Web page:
Members of the USPSTF
Members of the U.S. Preventive Services Task Force* are Ned Calonge, MD, MPH, Chair, USPSTF (Chief Medical Officer and State Epidemiologist, Colorado Department of Public Health and Environment, Denver, CO); Diana B. Petitti, MD, MPH, Vice-chair, USPSTF (Senior Scientific Advisor for Health Policy and Medicine, Regional Administration, Kaiser Permanente Southern California, Pasadena, CA); Janet D. Allan, PhD, RN, CS (Dean, School of Nursing, University of Maryland, Baltimore, Baltimore, MD); Alfred O. Berg, MD, MPH (Professor and Chair, Department of Family Medicine, University of Washington, Seattle, WA); Paul S. Frame, MD (Family Physician, Tri-County Family Medicine, Cohocton, NY, and Clinical Professor of Family Medicine, University of Rochester, Rochester, NY); Joxel Garcia, MD, MBA (Deputy Director, Pan American Health Organization, Washington, DC); Leon Gordis, MD, MPH, DrPH (Professor, Epidemiology Department, Johns Hopkins Bloomberg School of Public Health, Baltimore, MD); Kimberly D. Gregory, MD, MPH (Director, Women's Health Services Research and Maternal-Fetal Medicine, Department of Obstetrics and Gynecology, Cedars-Sinai Medical Center, Los Angeles, CA); Russell Harris, MD, MPH (Professor of Medicine, Sheps Center for Health Services Research, University of North Carolina School of Medicine, Chapel Hill, NC); Mark S. Johnson, MD, MPH (Professor and Chair, Department of Family Medicine, University of Medicine and Dentistry of New Jersey-New Jersey Medical School, Newark, NJ); Jonathan D. Klein, MD, MPH (Associate Professor, Department of Pediatrics, University of Rochester School of Medicine, Rochester, NY); Carol Loveland-Cherry, PhD, RN (Executive Associate Dean, Office of Academic Affairs, University of Michigan School of Nursing, Ann Arbor, MI); Virginia A. Moyer, MD, MPH (Professor, Department of Pediatrics, University of Texas Health Science Center, Houston, TX); Judith K. Ockene, PhD (Professor of Medicine and Chief of Division of Preventive and Behavioral Medicine, University of Massachusetts Medical School, Worcester, MA); Albert L. Siu, MD, MSPH (Professor and Chairman, Brookdale Department of Geriatrics and Adult Development, Mount Sinai Medical Center, New York, NY); Steven M. Teutsch, MD, MPH (Executive Director, Outcomes Research and Management, Merck & Company, Inc., West Point, PA); and Barbara P. Yawn, MD, MSc (Director of Research, Olmstead Research Center, Rochester, MN).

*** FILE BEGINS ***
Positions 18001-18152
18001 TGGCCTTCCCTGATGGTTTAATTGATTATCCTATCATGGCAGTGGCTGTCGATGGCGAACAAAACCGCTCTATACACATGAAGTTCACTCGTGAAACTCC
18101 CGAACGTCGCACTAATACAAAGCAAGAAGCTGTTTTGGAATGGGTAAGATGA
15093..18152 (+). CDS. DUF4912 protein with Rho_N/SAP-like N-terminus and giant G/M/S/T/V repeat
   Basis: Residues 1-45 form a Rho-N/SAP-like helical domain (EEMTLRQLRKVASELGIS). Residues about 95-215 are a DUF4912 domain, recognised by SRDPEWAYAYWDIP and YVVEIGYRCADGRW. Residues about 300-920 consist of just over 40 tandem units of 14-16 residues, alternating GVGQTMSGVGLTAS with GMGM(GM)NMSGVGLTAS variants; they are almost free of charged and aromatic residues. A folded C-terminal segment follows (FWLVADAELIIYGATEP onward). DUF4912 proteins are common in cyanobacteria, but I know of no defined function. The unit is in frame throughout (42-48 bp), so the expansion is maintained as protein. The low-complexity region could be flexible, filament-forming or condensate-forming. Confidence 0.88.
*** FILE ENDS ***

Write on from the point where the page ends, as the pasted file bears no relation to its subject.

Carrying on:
* Members of the Task Force at the time this recommendation was finalized. For a list of current Task Force members, go to http://www.uspreventiveservicestaskforce.org/about.htm.
Contact the Task Force
Address correspondence to: Ned Calonge, M.D., M.P.H., Chair, U.S. Preventive Services Task Force, c/o Program Director, 540 Gaither Road, Rockville, MD 20850.
Disclaimer: Recommendations made by the USPSTF are independent of the U.S. Government. They should not be construed as an official position of AHRQ or the U.S. Department of Health and Human Services.
Source: U.S. Preventive Services Task Force. Ann Fam Med 2005;3:263-7.
Copyright and Electronic Dissemination
This document is in the public domain within the United States. Requests for linking or to incorporate content in electronic resources should be sent via the USPSTF contact form.
AHRQ Publication No. 05-0579-A
Current as of May 2005
U.S. Preventive Services Task Force. Screening for Gonorrhea: Recommendation Statement. AHRQ Publication No. 05-0579-A, May 2005. http://www.uspreventiveservicestaskforce.org/uspstf05/gonorrhea/gonrs.htm